What’s a credit score?
You can’t understate the importance of your credit score – it’s a numerical representation of your creditworthiness. It can be a ticket to your biggest financial goals…or one of your biggest obstacles.
A credit score is a number that creditors use to assess the likelihood that consumers will repay their debts and make payments on time. The number is generated using a statistical model that takes information from your credit report. Making payments, obtaining new credit, and other activities can cause your score to fluctuate.
One of the most widely used providers of credit scores is Fair Isaac and Company, creator of the FICO scoring model. Other popular scoring models include TransUnion’s Empirica score, Experian’s VantageScore, Equifax’s Beacon score, and CreditXpert’s CreditXpert score. Each creditor and lender has a different corporate policy on risk levels. Lenders and credit experts do agree, however, that paying your bills on time, as agreed, and never taking on more debt than you can afford are all good ways to positively impact your score.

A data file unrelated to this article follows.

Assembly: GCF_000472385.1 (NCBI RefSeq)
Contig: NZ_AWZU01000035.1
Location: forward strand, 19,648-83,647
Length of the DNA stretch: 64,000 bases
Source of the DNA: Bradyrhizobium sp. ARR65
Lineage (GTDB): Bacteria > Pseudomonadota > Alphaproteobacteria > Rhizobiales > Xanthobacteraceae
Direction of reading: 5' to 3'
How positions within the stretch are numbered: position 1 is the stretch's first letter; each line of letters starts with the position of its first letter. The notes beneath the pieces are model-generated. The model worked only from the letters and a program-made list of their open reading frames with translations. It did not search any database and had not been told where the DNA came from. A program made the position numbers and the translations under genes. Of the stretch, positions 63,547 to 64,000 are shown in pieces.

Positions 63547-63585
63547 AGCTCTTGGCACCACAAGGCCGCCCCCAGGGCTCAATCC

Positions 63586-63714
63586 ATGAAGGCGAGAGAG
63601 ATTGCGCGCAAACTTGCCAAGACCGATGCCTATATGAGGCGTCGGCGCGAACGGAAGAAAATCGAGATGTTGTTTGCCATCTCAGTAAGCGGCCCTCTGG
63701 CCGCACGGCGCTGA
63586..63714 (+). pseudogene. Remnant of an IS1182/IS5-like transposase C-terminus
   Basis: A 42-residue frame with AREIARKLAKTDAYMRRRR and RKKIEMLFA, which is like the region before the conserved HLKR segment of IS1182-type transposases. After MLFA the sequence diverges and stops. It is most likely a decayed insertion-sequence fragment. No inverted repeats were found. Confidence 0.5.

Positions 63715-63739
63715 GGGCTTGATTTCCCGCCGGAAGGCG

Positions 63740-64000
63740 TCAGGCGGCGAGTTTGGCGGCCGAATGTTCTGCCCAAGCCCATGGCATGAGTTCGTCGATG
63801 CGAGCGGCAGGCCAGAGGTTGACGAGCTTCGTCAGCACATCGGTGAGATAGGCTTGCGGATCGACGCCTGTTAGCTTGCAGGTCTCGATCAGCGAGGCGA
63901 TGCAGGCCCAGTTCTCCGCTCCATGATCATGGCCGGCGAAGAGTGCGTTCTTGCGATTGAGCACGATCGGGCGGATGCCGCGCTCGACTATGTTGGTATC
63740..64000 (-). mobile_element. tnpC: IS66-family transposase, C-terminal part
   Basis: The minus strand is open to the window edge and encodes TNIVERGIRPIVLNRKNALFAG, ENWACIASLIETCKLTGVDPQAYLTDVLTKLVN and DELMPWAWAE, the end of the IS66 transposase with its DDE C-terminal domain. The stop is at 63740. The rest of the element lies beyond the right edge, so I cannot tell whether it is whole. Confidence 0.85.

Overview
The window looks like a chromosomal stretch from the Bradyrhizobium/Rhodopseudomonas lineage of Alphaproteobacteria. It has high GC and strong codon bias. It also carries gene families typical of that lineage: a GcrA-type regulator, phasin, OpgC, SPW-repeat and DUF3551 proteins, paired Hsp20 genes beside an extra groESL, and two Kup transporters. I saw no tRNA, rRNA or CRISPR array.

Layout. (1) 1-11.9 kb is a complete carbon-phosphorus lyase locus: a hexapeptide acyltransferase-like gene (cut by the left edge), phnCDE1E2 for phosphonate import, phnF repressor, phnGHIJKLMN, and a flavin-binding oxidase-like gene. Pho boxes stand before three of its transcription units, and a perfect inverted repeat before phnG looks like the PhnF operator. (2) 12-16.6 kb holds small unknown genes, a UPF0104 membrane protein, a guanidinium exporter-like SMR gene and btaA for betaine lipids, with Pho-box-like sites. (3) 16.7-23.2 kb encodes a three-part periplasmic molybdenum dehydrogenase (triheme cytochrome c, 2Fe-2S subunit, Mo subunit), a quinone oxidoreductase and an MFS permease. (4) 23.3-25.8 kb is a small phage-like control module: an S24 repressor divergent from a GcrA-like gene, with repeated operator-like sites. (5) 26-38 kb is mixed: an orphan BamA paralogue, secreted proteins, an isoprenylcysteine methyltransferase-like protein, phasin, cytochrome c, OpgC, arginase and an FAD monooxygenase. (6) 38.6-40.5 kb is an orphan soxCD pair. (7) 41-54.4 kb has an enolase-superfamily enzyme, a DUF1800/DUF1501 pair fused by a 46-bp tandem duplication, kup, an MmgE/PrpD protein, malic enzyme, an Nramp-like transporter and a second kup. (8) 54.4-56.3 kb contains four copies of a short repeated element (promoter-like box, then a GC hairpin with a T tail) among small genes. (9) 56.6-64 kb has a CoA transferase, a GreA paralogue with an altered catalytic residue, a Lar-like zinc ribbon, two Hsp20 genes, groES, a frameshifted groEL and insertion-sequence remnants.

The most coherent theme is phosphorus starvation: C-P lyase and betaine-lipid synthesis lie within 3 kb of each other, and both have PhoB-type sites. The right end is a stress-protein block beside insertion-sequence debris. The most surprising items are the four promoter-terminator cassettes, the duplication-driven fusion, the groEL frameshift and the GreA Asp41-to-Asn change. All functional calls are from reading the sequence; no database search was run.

What’s a good credit score?
Fico credit scores range from 300 to 850.
Below 599: Bad
It’s important to remember that all lenders consider your credit score differently, depending on their company policies. A score that may be considered “fair” for the purposes of one creditor may be viewed as “good” for the purposes of another.
How is a score calculated?
Each company that produced a score uses different criteria; for example, Fair Isaac and Company (FICO), creators of the most commonly used scoring model, weighs the information as follows:
Payment history: 35%
Type of credit in use: 10%
Amount of new credit: 10%
Length of credit history: 15%
Amount owed to all creditors: 30%
Scores typically range from the 300s to the 800s. Lenders equate higher scores with lower credit risk. A credit score is a “snapshot” of your risk at the time you request credit and is generated based on the information in your credit report at that moment. Your score may be different from one credit reporting agency to the next because your credit history may be different at each of those agencies.
Even if all lenders used the same score, each lending institution has its own criteria for approving loans. One creditor may extend you credit witha score of 675 while another lender may deny you credit based on the samescore. The score may affect the type or amount of credit or the interest rate thata lender offers you.
The fastest ways to hurt your credit score:
Closing old accounts
Opening too many new accounts
Maxing out your accounts
Defaulting on debts
Settling your debts